This article examines assumptions about causal analysis characteristic of the policy implementation of democracy support. Interrogation of causal analysis in democracy support is of some interest not least because it has become a prominent aspect of the new, more rigorous, evidence-based, fact-driven democracy support. To introduce a new theoretical angle to the analysis of knowledge practices in democracy support, this article adopts, in an exploratory fashion, Bruno Latour's concept of 'factish' as its guide. This notion suggests that causal analyses in general, while driven on the one hand by the urge to separate 'facts' from 'fetishes', 'reality' from 'beliefs', and 'subjects' from 'objects', on the other also simultaneously embody the impossibility, and effects, of our attempts to break them apart. I argue that this perspective suggests that we should not only recognise that systematic modes of causal analysis do not necessarily herald a more neutral or effective democracy support practice, but also, further, that we should pay attention to the ways in which systematic forms of causal analysis themselves can be seen to create the very ‘factishes’ which justify the activities of democracy support and thus, simultaneously, bring about a particular (factish) 'lived reality' of democratic life.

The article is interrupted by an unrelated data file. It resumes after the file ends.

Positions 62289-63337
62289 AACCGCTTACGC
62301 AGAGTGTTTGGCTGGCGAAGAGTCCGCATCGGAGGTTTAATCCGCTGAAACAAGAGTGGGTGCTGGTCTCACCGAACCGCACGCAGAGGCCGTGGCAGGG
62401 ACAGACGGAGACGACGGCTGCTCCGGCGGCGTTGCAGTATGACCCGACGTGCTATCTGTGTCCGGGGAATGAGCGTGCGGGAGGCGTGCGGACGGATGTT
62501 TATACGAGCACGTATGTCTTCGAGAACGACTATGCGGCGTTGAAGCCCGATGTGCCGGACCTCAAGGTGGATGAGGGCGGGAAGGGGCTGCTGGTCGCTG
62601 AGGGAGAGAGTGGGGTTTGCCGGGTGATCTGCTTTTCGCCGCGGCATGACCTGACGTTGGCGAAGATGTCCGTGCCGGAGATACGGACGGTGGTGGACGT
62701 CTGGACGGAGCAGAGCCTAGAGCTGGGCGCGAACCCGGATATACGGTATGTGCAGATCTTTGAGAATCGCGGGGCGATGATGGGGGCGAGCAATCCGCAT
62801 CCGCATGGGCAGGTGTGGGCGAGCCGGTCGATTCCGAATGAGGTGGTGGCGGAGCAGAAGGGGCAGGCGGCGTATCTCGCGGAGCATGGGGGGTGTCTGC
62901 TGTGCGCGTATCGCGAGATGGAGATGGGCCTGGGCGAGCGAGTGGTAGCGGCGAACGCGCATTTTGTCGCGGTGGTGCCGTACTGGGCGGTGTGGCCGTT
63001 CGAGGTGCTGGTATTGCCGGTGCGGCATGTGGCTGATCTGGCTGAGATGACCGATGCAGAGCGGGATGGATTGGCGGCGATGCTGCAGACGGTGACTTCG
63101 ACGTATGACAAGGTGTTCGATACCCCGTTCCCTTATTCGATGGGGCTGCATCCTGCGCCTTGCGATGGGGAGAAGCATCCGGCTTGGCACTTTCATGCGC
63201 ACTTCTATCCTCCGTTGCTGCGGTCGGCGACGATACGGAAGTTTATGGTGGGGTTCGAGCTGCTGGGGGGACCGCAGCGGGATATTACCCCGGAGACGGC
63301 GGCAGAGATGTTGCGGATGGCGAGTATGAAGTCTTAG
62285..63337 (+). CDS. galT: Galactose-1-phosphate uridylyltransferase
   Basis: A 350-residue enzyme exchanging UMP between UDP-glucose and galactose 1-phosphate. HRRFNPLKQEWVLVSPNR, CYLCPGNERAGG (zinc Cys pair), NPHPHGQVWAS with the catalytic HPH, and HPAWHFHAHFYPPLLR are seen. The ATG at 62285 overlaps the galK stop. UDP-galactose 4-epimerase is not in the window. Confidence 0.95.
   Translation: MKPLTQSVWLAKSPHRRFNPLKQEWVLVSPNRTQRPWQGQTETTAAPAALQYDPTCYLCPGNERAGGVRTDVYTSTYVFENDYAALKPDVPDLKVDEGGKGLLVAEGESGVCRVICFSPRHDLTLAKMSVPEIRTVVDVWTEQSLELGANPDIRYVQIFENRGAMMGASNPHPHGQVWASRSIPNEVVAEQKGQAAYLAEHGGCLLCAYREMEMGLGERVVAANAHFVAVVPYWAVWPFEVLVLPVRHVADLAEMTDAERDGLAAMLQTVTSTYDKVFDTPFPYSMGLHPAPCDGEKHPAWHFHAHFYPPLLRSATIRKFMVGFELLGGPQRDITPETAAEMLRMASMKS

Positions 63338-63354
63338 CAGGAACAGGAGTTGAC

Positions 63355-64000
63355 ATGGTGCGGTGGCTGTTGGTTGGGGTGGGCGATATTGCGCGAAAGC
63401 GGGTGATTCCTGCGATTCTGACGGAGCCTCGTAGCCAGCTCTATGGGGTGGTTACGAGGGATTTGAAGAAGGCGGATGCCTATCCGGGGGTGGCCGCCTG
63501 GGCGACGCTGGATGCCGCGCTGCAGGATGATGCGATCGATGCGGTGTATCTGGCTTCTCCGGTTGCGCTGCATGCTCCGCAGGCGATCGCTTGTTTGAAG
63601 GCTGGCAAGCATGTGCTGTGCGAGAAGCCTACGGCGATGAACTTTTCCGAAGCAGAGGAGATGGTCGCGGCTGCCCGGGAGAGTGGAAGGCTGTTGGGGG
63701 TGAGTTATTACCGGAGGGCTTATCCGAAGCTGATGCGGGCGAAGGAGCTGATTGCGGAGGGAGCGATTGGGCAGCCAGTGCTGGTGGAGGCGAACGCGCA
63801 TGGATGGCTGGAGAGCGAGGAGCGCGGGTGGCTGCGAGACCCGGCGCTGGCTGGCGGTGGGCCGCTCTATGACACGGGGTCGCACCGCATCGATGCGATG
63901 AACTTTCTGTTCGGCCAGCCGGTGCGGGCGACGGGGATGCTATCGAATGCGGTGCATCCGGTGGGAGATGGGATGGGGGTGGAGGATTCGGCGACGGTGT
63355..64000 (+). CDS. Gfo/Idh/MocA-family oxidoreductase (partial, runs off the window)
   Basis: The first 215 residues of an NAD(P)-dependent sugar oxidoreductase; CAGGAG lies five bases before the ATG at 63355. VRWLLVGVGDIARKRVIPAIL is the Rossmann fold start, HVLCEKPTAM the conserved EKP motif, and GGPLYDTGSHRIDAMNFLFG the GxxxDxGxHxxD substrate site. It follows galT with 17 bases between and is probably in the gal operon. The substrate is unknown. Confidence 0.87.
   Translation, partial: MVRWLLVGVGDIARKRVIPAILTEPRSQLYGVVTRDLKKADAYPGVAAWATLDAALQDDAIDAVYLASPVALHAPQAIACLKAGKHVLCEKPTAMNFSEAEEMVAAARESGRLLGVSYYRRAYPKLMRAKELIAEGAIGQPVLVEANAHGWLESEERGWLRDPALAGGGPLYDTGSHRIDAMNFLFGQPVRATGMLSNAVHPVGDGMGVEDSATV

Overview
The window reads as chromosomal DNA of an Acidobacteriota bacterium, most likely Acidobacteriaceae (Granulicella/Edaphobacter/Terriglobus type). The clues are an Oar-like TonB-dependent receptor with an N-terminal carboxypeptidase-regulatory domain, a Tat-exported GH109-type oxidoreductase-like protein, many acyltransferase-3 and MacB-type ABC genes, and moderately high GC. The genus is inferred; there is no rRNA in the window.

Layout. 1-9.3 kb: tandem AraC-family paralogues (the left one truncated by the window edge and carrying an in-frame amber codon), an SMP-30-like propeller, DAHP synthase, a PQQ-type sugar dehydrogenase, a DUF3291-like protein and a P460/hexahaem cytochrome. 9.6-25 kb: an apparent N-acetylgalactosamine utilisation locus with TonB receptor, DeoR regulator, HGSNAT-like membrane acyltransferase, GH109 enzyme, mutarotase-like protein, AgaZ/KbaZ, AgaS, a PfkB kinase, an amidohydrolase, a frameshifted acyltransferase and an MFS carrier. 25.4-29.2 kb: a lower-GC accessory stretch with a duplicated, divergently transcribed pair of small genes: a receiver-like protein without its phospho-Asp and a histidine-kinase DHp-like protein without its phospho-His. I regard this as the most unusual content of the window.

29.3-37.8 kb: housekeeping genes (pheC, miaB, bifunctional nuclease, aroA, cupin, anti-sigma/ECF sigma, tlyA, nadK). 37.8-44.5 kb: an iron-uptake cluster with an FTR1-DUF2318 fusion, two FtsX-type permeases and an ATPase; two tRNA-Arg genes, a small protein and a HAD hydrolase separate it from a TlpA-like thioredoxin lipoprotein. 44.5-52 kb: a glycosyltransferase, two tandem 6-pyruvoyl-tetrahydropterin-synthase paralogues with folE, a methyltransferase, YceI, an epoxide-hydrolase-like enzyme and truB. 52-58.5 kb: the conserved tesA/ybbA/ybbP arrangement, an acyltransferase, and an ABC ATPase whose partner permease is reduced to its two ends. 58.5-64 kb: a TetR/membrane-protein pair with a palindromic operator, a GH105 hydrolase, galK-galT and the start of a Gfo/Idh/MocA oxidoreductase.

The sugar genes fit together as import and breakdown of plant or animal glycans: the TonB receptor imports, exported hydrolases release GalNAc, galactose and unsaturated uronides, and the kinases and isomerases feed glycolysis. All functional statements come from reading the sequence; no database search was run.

|Number of pages||22|
|Journal||Journal of International Relations and Development|
|Early online date||29 Apr 2016|
|Publication status||Published - 03 Oct 2017|
- democracy support,
- causal analysis,
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- Faculty of Arts and Social Sciences, Department of International Politics - EH Carr Chair
Person: Teaching And Research